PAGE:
With Auto and Housing Sales Up, What Will be the Results of July’s FOMC Meeting?

What will the Minutes from July’s FOMC meeting suggest scheduled for release tomorrow?  A lot has happened since the late July meeting including further declines in oil, a Chinese devaluation and strong home and auto sales.

Historically homes and cars lead the economy out of a recession.  Auto sales are on a pace to post record annual sales amounting to 17.5 million units eclipsing the 2000 peak of 17.4 million sold.

The National Home Builder’s Sentiment Survey (NAHB) was the greatest in 10 years.  Home affordability is the greatest on record and home ownership is at the lowest level in almost 50 years.  Mortgage delinquency rates are at the lowest on record (circa 1999) according to the NY Fed.  Conversely rental rates are at a record.

Regarding oil, crude is down almost 30% since June, the sharpest decline in history.  Such a sharp drop in crude is hypothetically bullish for the consumer albeit such an increase in retail sales did not occur when crude declined sharply in the November-March period.

And then there is China.  Is the devaluation bullish or bearish?  Will the devaluation stimulate demand or is it a mark of desperation?  I can make an argument that the entire industrialized world has devalued its currency via the various stimulus programs enacted so why would China be different.  It is the proverbial race to the bottom.

I can also argue the major reason for the rise of the US dollar is the constant banter as to when not if the US will increase interest rates, the result of greater economic growth than the rest of the world [and growth stimulated by housing and autos].   As stated above all China is doing is playing catch up with everyone else for the exception of the US.

Last week I used words that I had never publically had written, words such as “manipulated” or the “market stacked against all but a few.”  My view has not changed even though I will now write most hedge funds are languishing and there is now at net outflow of funds from equity ETFs.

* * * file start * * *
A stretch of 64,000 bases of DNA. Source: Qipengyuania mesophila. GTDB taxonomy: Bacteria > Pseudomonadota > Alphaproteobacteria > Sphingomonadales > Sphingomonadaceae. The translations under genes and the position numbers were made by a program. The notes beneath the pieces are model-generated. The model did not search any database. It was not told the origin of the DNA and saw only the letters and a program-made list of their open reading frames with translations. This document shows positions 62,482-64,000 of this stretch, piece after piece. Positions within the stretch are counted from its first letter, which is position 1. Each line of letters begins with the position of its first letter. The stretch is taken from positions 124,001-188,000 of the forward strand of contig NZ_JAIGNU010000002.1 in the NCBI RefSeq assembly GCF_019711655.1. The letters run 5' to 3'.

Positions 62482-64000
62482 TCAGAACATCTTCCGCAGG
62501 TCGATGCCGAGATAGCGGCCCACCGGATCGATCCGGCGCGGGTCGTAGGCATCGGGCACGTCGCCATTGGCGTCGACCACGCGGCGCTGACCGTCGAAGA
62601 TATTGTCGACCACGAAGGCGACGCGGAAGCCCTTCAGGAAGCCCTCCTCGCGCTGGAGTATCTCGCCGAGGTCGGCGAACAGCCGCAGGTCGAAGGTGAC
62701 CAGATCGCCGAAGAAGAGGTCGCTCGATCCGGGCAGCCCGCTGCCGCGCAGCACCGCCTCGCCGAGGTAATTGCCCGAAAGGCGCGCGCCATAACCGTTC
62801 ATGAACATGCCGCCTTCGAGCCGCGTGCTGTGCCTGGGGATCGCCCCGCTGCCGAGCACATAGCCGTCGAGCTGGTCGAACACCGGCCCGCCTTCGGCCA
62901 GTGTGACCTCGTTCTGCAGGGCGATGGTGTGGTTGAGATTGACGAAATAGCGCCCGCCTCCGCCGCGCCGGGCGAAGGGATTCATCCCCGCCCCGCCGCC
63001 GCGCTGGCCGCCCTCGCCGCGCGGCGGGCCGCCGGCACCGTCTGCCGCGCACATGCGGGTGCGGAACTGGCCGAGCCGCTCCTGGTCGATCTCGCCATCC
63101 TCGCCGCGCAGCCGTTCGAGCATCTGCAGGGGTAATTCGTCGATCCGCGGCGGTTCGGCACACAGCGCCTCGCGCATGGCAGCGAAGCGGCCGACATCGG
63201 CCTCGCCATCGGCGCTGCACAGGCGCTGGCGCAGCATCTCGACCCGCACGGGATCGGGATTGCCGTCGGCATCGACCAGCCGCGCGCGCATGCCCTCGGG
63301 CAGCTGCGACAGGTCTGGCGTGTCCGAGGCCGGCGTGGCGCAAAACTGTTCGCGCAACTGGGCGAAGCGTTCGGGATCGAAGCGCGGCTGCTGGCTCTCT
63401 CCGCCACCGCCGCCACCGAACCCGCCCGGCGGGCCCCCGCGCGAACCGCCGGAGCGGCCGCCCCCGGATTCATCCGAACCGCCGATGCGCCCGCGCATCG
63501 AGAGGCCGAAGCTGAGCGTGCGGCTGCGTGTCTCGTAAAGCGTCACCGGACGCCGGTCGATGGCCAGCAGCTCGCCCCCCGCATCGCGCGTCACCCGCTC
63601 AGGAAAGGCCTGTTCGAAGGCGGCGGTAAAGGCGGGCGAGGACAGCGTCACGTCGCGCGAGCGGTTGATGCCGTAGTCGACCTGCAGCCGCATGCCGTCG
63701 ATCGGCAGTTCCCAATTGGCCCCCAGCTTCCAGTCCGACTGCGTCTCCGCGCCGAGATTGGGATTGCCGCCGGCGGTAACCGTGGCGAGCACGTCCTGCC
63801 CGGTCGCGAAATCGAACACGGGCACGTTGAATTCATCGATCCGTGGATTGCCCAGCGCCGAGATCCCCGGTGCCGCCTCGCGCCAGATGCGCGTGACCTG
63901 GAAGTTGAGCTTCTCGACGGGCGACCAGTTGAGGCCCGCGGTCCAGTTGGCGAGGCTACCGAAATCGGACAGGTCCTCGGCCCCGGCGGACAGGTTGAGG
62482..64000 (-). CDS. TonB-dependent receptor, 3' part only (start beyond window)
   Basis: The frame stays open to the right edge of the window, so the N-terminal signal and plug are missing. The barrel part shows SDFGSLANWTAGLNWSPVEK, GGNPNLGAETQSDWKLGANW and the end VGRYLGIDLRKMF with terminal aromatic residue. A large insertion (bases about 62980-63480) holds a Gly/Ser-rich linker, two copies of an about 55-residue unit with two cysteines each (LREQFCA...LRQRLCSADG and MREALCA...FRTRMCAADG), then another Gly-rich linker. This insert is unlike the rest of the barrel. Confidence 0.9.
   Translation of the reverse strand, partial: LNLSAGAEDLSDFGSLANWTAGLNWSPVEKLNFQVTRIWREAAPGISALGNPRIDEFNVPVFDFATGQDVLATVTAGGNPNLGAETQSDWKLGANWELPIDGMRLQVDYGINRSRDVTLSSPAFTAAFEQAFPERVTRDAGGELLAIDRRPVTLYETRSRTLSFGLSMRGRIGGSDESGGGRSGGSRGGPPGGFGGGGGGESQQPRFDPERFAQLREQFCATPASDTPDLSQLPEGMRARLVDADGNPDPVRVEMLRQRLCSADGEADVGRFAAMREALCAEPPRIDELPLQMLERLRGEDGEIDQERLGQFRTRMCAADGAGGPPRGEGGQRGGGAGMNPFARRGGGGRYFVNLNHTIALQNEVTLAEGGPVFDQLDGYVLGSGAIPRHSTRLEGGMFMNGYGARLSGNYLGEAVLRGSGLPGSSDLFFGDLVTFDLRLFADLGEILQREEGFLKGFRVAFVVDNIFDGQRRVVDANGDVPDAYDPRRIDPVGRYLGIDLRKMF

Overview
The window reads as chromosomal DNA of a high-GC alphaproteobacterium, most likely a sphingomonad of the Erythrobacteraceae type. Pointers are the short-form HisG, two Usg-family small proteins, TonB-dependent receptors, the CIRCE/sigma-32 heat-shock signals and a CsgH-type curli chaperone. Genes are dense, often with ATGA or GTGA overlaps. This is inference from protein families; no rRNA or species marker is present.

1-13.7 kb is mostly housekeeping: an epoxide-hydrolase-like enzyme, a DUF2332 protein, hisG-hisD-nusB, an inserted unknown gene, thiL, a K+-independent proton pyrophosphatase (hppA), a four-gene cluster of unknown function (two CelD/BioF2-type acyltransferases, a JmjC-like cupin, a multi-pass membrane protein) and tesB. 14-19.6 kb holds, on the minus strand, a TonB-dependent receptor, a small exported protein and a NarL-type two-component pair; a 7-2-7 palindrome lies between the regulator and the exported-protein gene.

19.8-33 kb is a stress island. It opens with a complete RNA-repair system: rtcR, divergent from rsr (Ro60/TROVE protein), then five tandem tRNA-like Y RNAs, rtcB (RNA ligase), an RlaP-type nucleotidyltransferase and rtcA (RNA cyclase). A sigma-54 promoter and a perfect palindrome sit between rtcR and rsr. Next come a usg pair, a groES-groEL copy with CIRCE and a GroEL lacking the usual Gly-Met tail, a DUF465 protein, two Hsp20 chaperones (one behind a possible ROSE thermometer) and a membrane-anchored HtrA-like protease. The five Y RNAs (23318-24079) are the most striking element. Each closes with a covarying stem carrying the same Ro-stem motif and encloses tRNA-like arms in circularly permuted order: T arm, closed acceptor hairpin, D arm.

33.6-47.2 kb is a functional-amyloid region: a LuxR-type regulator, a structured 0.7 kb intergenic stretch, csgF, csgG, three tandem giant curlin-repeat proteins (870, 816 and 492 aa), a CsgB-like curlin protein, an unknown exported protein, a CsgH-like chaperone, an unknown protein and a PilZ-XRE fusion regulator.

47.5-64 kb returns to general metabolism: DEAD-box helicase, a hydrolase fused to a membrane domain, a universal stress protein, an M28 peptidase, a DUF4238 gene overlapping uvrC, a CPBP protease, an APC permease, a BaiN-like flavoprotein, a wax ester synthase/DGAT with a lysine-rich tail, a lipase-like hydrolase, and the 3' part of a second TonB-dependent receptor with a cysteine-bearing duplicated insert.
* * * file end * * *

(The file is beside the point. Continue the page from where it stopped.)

I think a strong argument can be made that there is a vast pool of money controlled by a small number of institutions decimating one sector while bidding up another.  For example the shorting oil while going long the dollar.

While I cannot definitively write “there are a small number of institutions” I can definitively write short and long interest on both oil and the dollar, respectively, are around or at record levels according to the Commodity Futures Exchange.

What will happen today?  Yesterday equities rose nominally on the housing data.  There is more housing data posted today.

Last night the foreign markets were mixed.  London was down 0.13%, Paris down 0.14% and Frankfurt up 0.02%.  Japan was down 0.32% and Hang Sang down 1.43%.

The Dow should open quietly lower.  The Yuan traded lower last night but at this juncture the decline is not weighing heavily upon US equity futures.  Some of the largest retailers are posting results today, results that are mixed and are offering evidence the drop in oil is not translating into higher retail sales.   The 10-year is up 3/32 to yield 2.16%.


The views expressed herein are those of Kent Engelke and do not necessarily reflect those of Capitol Securities Management. The information contained herein has been compiled from sources believed to be reliable; however, there is no guarantee of its accuracy or completeness. Any opinions expressed are statements of judgment on this date and are subject to certain risks and uncertainties which could cause actual results to differ materially from those currently anticipated or projected. Any future dividends, interest, yields and event dates listed may be subject to change. An investor cannot invest in an index, and its returns are not indicative of the performance of any specific investment. Past performance is not indicative of future results. The material provided in Daily Market Commentaries or on this website should be used for informational purposes only and in no way should be relied upon for financial advice. Please be sure to consult your own financial advisor when making decisions regarding your financial management. Members of FINRA and SIPC, Capitol Securities Management is a privately owned full-service retail brokerage and investment advisory firm headquartered in Richmond, Virginia. For nearly 30 years, we have been serving the needs of our investors. Today, more than 200 Capitol Securities Management investment professionals and support staff serve approximately 18,000 customer accounts from Southern Florida to the New England coast.